// code here would be executed only when needed by TraceSource
    // so it can contain some expensive computations
    return "1";
}));

Any better idea?

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Are strings you provide to the message argument expensive? A constant or literal is pretty cheap. If that is the case, don't worry about it, use the trace switch/trace listener filters, etc to reduce the amoount of trace processed (and the perf cost of trace) (BTW, the default trace listener is very expensive, always clear the trace listeners before adding the ones you want)

System.Diagnostics doesn't have anything to make a inactive TraceSource invocation costless. Even if you use the listener filters, or set the trace switch to zero (turn it off) the TraceEvent will be invoked and the message string will be constructed.

Imagine that the trace string is expensive to calculate, for example, it iterates across all the rows in a dataset and dumps them to a string. That could take a not trivial number of milliseconds.

To get around this you can make the string building part wrapped in a function that has a conditional attribute to turn it off in release mode, or use wrapper method that takes a lambda expression or a Func that creates the string (and isn't executed when not needed)

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In my case there is no side-effects or costly/extra string building. Thanks for the hints and suggestions (for when it does matter). –  user2864740 May 6 '14 at 16:24
    
@MatthewMartin can you please clarify on the last paragraph? –  nexuzzz May 19 '14 at 0:23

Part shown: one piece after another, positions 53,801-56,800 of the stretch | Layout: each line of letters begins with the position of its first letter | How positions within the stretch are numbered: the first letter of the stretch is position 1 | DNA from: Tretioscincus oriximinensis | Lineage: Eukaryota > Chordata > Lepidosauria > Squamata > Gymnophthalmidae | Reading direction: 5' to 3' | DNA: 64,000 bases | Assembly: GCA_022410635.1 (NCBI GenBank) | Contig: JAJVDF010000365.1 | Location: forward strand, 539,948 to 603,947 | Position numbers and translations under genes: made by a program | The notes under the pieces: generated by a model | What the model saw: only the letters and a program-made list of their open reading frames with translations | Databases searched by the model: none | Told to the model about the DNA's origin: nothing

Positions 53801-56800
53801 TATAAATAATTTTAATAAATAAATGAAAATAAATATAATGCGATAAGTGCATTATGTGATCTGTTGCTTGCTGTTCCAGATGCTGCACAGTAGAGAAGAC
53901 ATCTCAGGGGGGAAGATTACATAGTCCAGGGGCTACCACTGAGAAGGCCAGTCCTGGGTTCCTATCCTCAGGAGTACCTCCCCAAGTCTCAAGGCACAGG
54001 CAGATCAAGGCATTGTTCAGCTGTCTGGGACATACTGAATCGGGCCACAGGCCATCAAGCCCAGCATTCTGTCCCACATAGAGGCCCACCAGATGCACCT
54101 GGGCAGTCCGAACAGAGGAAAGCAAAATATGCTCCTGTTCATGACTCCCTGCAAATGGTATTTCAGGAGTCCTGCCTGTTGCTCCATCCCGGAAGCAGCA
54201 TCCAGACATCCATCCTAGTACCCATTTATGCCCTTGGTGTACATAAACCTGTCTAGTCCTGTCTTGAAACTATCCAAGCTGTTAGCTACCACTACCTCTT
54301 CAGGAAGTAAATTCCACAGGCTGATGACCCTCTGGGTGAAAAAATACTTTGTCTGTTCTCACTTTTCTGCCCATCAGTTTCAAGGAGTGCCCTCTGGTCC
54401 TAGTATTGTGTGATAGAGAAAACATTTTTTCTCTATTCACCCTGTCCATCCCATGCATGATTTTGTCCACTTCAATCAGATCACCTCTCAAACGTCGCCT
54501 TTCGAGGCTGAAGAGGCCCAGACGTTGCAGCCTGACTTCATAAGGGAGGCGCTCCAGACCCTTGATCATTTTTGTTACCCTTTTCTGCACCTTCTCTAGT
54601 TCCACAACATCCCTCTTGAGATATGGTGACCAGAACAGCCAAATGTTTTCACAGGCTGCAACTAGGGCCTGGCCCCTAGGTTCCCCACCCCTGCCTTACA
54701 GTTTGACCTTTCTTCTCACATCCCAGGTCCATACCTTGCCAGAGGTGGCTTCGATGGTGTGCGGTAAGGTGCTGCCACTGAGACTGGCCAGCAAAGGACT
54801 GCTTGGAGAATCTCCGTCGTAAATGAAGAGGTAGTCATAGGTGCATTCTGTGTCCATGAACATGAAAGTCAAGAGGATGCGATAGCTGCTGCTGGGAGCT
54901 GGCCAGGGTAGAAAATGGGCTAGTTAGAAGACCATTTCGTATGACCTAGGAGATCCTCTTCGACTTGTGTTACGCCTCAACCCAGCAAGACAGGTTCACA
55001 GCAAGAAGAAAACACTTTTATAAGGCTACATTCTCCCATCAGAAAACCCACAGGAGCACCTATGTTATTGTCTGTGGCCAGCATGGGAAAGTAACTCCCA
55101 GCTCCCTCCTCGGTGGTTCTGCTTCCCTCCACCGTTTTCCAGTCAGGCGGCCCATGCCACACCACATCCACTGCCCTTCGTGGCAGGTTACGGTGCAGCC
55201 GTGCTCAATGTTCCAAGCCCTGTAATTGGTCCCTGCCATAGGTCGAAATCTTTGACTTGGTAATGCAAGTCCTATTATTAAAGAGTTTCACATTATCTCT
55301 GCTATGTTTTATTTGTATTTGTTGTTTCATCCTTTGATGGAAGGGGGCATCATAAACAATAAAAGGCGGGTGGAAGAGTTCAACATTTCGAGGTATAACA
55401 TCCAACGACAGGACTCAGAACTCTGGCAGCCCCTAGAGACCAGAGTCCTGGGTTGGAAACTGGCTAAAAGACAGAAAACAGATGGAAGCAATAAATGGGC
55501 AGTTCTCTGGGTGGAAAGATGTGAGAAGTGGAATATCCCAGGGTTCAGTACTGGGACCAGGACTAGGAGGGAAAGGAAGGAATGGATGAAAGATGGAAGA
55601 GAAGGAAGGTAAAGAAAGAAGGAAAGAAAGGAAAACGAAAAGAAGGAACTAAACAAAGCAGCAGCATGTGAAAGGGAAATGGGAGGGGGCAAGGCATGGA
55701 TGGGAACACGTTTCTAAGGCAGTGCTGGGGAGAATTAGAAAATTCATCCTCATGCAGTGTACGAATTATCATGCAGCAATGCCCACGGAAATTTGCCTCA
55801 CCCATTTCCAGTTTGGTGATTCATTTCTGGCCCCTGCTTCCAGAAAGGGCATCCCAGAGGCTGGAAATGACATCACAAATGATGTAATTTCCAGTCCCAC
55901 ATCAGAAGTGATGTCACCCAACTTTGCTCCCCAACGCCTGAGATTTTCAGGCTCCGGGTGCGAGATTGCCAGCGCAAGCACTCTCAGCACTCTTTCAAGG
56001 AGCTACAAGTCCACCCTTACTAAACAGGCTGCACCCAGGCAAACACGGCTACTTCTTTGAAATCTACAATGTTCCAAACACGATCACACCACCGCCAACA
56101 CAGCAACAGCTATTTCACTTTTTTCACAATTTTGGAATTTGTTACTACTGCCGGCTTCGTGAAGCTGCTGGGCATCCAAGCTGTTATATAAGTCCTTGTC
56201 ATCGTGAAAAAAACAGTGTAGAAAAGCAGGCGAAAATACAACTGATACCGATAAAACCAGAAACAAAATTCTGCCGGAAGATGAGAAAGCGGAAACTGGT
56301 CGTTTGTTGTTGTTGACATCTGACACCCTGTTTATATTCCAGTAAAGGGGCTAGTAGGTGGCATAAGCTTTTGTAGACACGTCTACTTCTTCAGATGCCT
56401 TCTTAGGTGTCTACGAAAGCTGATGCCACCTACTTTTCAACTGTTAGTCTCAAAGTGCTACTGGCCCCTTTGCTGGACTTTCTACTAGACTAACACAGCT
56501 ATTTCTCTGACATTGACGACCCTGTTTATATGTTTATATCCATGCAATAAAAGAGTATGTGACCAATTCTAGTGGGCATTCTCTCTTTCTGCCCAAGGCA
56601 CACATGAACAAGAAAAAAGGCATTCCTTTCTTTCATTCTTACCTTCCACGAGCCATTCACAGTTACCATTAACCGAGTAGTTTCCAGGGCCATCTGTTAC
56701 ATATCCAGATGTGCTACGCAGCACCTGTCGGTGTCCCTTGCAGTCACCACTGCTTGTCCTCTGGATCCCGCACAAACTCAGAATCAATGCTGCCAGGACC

Like @nexuzzz suggests, there could be situations where calculation of event parameter is expensive. Here is what I could think of.

Suggestions to developers would be: "If you don't have string argument readily available, use the lambda version of TraceInformation or TraceWarning.

public class TraceSourceLogger : ILogger
{
    private TraceSource _traceSource;

    public TraceSourceLogger(object that)
    {
        _traceSource = new TraceSource(that.GetType().Namespace);
    }

    public void TraceInformation(string message)
    {
        _traceSource.TraceInformation(message);
    }

    public void TraceWarning(string message)
    {
        _traceSource.TraceEvent(TraceEventType.Warning, 1, message);
    }

    public void TraceError(Exception ex)
    {
        _traceSource.TraceEvent(TraceEventType.Error, 2, ex.Message);
        _traceSource.TraceData(TraceEventType.Error, 2, ex);
    }

    public void TraceInformation(Func<string> messageProvider)
    {
        if (_traceSource.Switch.ShouldTrace(TraceEventType.Information))
        {
            TraceInformation(messageProvider());
        }
    }

    public void TraceWarning(Func<string> messageProvider)
    {
        if (_traceSource.Switch.ShouldTrace(TraceEventType.Warning))
        {
            TraceWarning(messageProvider());
        }
    }
}